Posts Tagged ‘new brunswick’

24 Hours in Moncton, New Brunswick

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Moncton is the perfect hub to start your exploration of New Brunswick. This city is only province that is officially bilingual in French and English (Quebec is unilingual). Check out some unique natural features, fun local shops and good eats.

 

Where to stay

September 201310 The Crowne Plaza is a good place to base yourself in the city. The comfortable hotel is a short walk away from downtown shops and has a delicious breakfast buffet that includes fish cakes! Yum.

 

 

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What to do

Tidal Bore: Take a walk downtown and peek at the Petitcodiac River, or what the locals call the chocolate river due to the mud bottom that’s often visible. This river is home to a natural phenomena called the Tidal Bore. This is an after effect from the nearby Bay of Fundy. The higher waters in the bay cause the water in the river to roll backwards in a single wave, which can be up to 24 inches tall! The tide rolls through the river twice a day.

The tidal bore has been getting some attention lately from the surfing community. This wave is perfect for surfing, and is the longest wave. Visitors are starting to recognize this and have come from around the world surf this wonder. Surfers from California even broke a record!

Magnetic Hill: Head up the hill backwards in this natural phenomenon turned fun tourist attraction. With a nearby zoo and wharf, this can be the perfect spot to spend the day.

Magnetic Hill Winery: These delicious wines are made from handpicked fruits. Take a tour, sample some wine for free or buy a custom packed picnic basket to enjoy on the beautiful grounds.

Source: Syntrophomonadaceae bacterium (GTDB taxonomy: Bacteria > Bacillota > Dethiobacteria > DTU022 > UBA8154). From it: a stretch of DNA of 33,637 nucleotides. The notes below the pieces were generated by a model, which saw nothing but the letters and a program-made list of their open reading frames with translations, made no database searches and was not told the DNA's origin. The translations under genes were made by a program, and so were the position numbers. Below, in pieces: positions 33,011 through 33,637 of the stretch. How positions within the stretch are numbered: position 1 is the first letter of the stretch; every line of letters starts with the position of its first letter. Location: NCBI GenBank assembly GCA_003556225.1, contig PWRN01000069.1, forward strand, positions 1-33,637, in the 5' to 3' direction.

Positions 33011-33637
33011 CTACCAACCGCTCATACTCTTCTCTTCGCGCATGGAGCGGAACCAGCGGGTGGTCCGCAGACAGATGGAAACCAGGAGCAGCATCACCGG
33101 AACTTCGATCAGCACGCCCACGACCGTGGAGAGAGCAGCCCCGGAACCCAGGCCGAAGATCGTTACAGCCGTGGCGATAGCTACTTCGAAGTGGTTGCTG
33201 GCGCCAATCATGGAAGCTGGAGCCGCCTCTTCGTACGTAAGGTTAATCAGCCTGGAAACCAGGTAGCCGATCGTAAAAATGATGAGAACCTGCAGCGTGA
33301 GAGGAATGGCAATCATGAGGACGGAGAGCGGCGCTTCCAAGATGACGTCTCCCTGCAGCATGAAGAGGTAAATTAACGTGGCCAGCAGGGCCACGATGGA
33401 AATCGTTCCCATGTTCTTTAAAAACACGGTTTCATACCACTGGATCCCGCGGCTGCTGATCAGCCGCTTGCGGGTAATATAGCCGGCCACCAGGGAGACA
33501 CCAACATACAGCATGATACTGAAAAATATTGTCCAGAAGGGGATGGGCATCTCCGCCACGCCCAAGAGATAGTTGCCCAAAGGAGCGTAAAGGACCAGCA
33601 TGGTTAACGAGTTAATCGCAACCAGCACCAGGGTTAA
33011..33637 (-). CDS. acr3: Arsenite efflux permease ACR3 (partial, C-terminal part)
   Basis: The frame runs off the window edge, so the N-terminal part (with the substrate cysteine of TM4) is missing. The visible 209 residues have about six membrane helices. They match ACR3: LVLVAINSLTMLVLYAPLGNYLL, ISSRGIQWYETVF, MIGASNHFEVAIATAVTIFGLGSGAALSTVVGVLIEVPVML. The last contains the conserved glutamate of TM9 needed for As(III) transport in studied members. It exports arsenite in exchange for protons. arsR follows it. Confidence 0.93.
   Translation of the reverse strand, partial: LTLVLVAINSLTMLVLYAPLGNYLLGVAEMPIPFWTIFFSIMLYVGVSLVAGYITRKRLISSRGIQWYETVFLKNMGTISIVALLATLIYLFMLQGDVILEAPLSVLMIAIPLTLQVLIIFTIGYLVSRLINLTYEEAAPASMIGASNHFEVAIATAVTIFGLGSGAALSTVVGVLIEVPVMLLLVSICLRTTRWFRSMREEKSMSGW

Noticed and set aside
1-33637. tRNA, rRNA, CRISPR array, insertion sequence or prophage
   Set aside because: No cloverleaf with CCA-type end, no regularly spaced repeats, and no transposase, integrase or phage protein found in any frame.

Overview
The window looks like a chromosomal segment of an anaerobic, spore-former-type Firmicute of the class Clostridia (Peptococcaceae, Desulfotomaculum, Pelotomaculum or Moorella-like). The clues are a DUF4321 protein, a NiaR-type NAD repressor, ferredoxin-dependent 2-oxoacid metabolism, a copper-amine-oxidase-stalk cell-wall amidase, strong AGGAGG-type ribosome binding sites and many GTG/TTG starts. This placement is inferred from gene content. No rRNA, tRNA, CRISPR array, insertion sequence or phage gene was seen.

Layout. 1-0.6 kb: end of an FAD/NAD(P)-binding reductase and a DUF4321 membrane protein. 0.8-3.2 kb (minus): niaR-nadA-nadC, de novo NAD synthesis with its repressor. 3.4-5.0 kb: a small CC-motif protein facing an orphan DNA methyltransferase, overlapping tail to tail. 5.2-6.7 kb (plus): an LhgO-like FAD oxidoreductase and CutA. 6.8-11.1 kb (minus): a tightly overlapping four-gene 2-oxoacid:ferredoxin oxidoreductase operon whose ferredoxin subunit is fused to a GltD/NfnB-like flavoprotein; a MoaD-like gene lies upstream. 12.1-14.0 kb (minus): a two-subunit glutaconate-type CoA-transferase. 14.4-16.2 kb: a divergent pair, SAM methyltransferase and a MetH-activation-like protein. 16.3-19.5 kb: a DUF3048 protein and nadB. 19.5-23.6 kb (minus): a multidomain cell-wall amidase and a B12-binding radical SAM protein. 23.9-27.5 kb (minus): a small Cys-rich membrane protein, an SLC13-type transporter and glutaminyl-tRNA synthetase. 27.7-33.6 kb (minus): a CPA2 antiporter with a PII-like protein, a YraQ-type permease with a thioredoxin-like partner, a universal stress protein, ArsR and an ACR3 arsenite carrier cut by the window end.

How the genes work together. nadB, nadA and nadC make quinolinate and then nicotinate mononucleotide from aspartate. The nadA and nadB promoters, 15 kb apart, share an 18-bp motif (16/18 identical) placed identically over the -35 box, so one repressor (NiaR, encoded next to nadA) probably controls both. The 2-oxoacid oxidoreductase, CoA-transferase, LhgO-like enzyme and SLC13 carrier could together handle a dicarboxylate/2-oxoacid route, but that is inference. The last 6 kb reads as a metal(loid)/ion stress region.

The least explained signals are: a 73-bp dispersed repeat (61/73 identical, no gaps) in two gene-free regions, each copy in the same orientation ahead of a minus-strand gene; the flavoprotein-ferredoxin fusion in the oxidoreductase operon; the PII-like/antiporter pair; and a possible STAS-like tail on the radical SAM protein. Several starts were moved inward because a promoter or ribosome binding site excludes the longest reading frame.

Shop

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Grab a one of a kind hand-painted porcelain souvenir or cup from this tiny French shop. Bonus: Pick out one of their Moncton skyline mugs for the perfect gift.

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Visit the Artisan Village downtown to explore a 8,000 square feet space of art galleries, studio spaces and unique items to buy.

Eat

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Tide and Bore (see what they did there? Tidal bore?) serves up tasty fare in their Gastropub downtown.  Craving seafood? Check out Catch 22.

Day Trip

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The Hopewell Rocks are magnificent, and a must see when in Moncton.

To read more about my visit to the beautiful New Brunswick, click here.

Dinner at the Rossmount Inn, St. Andrews-by-the-Sea

The charming Rossmount Inn is a historic house with 18 rooms on 87 acres of land. It’s just outside of St.Andrew’s, New Brunswick, and is known for its amazing meals. The Rossmount Inn is owned by Chef Chris Aerni and his wife Graziella.

I was lucky enough to have a reservation here when I went to visit New Brunswick!